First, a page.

The outlook for commercial real estate is much darker. Commercial real estate did not peak until the first quarter of 2008 and has dropped precipitously. Sales ae down by 75%. Default rates have increased from 0.5% to 4.0%. Mr. Greenspan indicated that the commercial fundamentals could continue to go down for another three years.
The panel highlighted three recent real estate cases of interest. In Tousa, Inc., the bankruptcy court recently held that encumbering the property of one group of subsidiary companies to pay off the debts of a different subsidiary was a fraudulent conveyance. The opinion is some 180 pages long.
The panel opined that the Ninth Circuit BAP's opinion in Clear Channel has proven to be less problematic than anticipated. The Clear Channel opinion overruled approval of a Sec. 363 sale over the objection of a dissenting junior lienholder. It held that Sec. 363(f)(3), which allows sales free and clear of liens if the sales price exceeds the aggregate value of all liens refers to the total dollar amount of the lien, not the Sec. 506(b) value. Thus, you could not cut off the junior lienholder based on the argument that the lien was completely underwater. One case subsequent to Clear Channel allowed a sale under similar circumstances based on Sec. 363(f)(5) which allows sale free and clear of liens if the creditor could be forced to accept a monetary satisfaction "in a legal or equitable proceeding." In the specific case, Washington law allows a junior lienholder to be cut off in a foreclosure action, thus satisfying the section. The panel speculated about whether cramdown under chapter 11 would be "a legal or equitable proceeding" under the section.
The recent case of General Growth Properties illustrates what happens when you have a large number of single purpose entities with a central cash management system. The lenders required that each entity have an independent director to keep them bankruptcy remote. However, the debtor simply replaced the independent director on the eve of bankruptcy without notice to the lender or the independent director being replaced. The court noted that the independent director's duty was to the entity rather than to the lender. The court refused to dismiss the bankruptcy cases of solvent debtors who were current upon their debts. The lenders argued that the cases had been filed in bad faith because the debtors were current and had not sought to negotiate with the creditor. The creditor also argued that reorganization was futile because they would not agree to any reorganization plan proposed by the debtor. Of course, this undercut their argument that the debtors should have negotiated with them. The court rejected the motions to dismiss.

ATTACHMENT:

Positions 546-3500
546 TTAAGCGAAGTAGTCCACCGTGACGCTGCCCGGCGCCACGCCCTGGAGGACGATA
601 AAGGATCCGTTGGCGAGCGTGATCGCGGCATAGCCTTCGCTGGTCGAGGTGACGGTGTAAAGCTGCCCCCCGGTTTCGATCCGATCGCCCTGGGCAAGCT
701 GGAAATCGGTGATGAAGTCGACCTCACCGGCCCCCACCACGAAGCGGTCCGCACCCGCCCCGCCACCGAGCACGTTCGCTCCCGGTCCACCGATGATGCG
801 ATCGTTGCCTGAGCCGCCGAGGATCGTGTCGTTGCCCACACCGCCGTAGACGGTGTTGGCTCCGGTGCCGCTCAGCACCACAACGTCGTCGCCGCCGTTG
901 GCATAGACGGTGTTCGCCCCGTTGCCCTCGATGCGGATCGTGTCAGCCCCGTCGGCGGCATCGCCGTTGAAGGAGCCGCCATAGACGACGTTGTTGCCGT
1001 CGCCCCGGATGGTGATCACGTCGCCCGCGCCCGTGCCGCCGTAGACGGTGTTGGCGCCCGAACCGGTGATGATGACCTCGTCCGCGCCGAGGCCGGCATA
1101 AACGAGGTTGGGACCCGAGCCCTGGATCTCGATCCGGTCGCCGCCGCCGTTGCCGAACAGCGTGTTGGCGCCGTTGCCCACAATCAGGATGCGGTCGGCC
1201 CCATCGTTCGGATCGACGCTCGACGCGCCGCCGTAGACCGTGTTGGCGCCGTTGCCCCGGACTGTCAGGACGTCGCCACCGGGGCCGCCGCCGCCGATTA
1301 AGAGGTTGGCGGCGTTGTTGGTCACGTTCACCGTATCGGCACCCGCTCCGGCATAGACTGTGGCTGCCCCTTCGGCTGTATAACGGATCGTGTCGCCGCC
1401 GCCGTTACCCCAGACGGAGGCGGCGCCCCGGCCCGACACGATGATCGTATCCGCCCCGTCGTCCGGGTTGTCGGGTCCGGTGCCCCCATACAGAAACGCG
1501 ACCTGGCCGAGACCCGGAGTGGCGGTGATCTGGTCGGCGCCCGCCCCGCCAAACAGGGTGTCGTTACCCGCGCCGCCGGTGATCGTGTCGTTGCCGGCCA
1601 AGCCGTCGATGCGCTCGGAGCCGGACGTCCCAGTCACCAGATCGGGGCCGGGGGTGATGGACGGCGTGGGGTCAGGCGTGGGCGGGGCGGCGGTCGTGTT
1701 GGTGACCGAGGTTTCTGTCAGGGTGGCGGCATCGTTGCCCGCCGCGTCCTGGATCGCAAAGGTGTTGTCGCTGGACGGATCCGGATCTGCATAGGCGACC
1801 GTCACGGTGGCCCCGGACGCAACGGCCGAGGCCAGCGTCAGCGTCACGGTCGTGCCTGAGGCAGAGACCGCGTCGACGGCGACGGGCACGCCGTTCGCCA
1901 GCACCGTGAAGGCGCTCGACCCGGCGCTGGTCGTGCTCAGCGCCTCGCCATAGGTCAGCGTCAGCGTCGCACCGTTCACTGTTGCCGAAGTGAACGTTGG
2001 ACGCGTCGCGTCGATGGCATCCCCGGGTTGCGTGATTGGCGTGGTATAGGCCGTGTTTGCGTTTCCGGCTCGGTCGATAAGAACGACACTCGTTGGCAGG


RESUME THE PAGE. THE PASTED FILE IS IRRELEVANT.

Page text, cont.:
The case also raised the issue of whether you could use income from one debtor to pay the expenses of another pursuant to a central cash management system. The court analyzed the issue as one of adequate protection and found that the creditor was adequately protected by the value of the collateral. The panel raised the question of whether the lending could have been challenged as a transaction not in the ordinary course of business. If the cash negative debtors were having to borrow money from the cash positive debtors and were not able to get DIP financing, then the financing would presumably be on less than market terms. Thus, the transaction would not be in the best interest of the lending entity regardless of whether the lender was adequately protected.
Another issue raised by aggregations of single asset real estate debtors is whether there must be an impaired accepting class in each case or simply one impaired accepting class under the plan. Sec. 1129(a)(10) references the plan. An unreported opinion in the Enron case says that you need one impaired accepting class overall rather than in each case.
Another interesting isssue discussed was a springing guaranty. This is a guaranty which only comes into force if the debtor files bankruptcy. Obviously, it is intended as a poison pill to deter bankruptcy filings. The question raised was whether this violated public policy by giving principals of the debtor an incentive to violate their fiduciary duty by not filing bankruptcy to protect their personal financial interest.